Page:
Essay on Shakespeare’s Brilliant Use of Symbolism

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“To be or not to be - that is the question” (Kittredge, 993). This is one of William Shakespeare’s best known and used quotes. Many who use it do not even know what piece it is taken from, or what exactly it means. It just sounds like a cool, tragic, Shakespearean quote to use to sound more intelligent. And that is the sad truth. Shakespeare’s works are filled with quotes, soliloquies, and experts, like this one, that are filled with innuendos, imagery, word choice, etc. One very important literary technique used by Shakespeare, in all of his works, is his symbolism, which portrayed Shakespeare’s life, time period, and messages he wished to get across to his audience. He also used his symbolism to satirize whomever he wished. Shakespeare’s …show more content…
That reason, Hamlet later finds out is for revenge because his father was murdered. Ghost. “Revenge his foul and most unnatural murther.” Ham. “Murther?” Ghost. “Murther most foul, as in the best it is; But this most foul, strange, and unnatural.” (Act I, Scene V, ll 26-28).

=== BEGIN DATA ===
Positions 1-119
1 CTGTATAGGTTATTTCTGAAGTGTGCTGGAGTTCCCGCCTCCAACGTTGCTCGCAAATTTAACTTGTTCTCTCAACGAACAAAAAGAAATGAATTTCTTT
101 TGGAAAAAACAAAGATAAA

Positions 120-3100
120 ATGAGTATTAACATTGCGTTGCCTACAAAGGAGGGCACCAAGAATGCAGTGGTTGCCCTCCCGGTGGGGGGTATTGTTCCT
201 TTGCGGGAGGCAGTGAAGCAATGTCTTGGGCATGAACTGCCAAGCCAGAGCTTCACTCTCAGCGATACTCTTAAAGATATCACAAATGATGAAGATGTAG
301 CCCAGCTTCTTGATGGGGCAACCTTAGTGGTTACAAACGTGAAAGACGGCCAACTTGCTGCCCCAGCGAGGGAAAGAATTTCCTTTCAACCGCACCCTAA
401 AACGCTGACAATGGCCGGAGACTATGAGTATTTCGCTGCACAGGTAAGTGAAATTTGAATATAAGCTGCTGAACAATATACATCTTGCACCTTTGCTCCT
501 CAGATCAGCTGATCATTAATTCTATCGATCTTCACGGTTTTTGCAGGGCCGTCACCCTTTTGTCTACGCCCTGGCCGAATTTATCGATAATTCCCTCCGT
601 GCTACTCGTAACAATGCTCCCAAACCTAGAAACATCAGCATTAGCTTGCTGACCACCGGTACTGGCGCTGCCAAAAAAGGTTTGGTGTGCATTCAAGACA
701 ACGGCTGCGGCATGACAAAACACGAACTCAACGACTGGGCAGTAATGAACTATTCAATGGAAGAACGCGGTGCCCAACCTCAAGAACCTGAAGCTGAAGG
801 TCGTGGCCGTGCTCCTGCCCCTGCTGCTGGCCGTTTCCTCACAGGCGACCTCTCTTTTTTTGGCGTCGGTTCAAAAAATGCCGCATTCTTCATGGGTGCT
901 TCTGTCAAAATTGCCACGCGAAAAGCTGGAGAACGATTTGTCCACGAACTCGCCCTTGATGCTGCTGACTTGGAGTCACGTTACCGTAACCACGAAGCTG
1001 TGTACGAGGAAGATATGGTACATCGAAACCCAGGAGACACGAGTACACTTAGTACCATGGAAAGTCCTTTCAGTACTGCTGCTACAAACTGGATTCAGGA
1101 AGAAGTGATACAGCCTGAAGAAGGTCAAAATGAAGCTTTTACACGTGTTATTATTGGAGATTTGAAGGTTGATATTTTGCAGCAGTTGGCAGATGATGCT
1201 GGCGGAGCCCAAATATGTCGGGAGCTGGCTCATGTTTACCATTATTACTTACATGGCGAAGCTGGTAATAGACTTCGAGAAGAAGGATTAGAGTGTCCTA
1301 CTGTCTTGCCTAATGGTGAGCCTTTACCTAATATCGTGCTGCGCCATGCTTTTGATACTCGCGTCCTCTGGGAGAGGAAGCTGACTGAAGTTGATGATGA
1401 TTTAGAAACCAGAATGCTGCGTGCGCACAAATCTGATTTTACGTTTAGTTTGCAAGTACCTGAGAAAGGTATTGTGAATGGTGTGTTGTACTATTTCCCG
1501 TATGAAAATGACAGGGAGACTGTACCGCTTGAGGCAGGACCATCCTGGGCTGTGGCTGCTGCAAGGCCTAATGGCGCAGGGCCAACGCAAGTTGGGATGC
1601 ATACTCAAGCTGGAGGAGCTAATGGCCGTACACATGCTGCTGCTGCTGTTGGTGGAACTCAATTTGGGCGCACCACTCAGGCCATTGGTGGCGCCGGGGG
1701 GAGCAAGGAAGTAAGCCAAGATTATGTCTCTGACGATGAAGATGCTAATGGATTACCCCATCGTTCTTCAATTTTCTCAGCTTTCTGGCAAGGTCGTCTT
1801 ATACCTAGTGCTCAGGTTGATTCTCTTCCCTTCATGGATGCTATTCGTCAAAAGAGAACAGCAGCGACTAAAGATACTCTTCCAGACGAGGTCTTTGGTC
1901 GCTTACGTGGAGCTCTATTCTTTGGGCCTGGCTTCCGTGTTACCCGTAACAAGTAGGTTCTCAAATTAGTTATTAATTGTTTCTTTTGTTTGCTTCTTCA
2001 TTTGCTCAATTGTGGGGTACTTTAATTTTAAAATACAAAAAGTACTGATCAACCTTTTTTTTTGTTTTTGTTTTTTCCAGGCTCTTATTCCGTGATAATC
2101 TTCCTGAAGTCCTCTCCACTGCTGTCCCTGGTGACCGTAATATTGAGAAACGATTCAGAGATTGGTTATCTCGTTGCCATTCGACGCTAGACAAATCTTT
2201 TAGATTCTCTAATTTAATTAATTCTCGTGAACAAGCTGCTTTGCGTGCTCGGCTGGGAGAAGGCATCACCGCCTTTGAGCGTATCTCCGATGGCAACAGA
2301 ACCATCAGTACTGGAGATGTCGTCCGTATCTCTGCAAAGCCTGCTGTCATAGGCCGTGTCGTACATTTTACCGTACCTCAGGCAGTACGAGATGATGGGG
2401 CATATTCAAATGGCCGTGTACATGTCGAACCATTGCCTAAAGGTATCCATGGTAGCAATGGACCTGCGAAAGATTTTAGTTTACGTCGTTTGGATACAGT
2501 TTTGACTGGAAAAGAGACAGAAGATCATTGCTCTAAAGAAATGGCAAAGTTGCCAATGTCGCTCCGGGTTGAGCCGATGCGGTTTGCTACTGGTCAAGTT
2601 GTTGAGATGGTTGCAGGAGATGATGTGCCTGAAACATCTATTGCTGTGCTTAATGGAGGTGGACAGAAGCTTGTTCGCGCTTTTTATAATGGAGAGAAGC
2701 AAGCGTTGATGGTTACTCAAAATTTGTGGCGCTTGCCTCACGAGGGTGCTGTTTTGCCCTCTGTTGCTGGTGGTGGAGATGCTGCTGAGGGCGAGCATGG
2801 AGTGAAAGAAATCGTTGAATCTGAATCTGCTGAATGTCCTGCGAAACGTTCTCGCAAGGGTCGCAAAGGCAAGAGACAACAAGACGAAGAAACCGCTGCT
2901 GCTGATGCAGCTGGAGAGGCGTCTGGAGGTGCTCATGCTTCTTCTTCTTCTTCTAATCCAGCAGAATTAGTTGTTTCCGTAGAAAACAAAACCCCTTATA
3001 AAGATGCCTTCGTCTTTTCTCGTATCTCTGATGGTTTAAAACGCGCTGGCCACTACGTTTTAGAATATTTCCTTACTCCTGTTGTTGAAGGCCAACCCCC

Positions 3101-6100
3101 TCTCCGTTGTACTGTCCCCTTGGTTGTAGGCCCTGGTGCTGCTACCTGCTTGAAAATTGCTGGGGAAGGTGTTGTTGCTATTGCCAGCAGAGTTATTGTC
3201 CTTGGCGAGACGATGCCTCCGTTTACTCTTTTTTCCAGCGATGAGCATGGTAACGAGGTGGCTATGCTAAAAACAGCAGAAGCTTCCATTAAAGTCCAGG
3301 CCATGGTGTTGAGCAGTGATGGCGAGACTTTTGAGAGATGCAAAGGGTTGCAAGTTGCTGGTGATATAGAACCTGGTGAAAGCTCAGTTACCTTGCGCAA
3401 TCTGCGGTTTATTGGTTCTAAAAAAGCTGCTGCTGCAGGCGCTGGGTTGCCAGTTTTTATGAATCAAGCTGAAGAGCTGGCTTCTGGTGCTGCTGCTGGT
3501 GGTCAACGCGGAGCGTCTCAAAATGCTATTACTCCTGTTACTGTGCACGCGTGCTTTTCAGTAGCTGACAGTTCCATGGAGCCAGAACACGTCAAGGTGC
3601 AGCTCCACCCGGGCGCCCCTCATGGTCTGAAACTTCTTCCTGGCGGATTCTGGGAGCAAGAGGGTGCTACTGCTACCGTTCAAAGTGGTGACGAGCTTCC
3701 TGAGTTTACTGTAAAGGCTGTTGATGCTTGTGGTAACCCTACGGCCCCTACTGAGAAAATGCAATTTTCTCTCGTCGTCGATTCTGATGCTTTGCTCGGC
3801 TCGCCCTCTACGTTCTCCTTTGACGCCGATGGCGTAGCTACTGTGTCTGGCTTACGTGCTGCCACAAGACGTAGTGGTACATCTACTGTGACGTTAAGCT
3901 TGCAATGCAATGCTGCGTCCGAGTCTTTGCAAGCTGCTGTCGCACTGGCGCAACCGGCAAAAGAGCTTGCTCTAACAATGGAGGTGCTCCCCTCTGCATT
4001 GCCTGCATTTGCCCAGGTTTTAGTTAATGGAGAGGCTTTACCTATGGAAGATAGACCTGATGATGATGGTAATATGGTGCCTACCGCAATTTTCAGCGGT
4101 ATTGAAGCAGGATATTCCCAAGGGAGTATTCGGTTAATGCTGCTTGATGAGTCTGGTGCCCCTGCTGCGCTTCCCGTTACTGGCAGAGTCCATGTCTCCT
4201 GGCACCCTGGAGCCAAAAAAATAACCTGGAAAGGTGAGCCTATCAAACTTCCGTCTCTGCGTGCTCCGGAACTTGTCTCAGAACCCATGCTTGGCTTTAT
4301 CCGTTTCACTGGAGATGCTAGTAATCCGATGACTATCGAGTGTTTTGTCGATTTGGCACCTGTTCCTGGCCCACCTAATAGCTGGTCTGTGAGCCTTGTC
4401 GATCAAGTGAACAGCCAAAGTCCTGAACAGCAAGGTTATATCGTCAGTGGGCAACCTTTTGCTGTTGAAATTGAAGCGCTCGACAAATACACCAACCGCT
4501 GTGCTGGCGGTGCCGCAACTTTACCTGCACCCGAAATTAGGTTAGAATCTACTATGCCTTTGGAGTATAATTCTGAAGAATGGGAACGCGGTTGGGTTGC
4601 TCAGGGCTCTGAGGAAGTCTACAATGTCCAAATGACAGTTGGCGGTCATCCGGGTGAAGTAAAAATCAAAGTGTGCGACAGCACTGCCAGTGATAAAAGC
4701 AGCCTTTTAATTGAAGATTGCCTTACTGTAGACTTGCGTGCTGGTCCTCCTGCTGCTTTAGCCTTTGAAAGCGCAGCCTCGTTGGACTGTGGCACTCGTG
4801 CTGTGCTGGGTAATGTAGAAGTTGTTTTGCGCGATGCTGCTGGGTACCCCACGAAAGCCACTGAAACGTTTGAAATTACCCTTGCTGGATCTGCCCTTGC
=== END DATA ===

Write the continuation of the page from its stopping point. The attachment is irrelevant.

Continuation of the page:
The ghost of Hamlet’s father plays a very important role in the play, as throughout the entirety of it Hamlet is trying to seek revenge for his father, which was first brought to his attention by the ghost. Another symbol used in Hamlet is the use of the word “dream” Throughout the play Hamlet is confronted with death, and his uncertainties as to the conditions of the existence of an afterlife (Rogers, 10). In his “to be, or not to be” soliloquy Hamlet questions as to whether it is worth it to live or die. He refers to death as some sort of dream that may come. He uses the reference of a dream to death because, as dreams are uncertain and often forgotten after they are through, so is death, although it is a dream that one will never be woken up from whether it be a nightmare or sweet escape. “To die - to sleep - No more; and by a sleep to say we end The heartache, and the thousand natural shocks That flesh is heir to. ‘Tis a consummation Devoutly to be wish’d. To die - to sleep. To sleep - perchance to dream: ay, there’s the rub! For in that sleep of death what dreams

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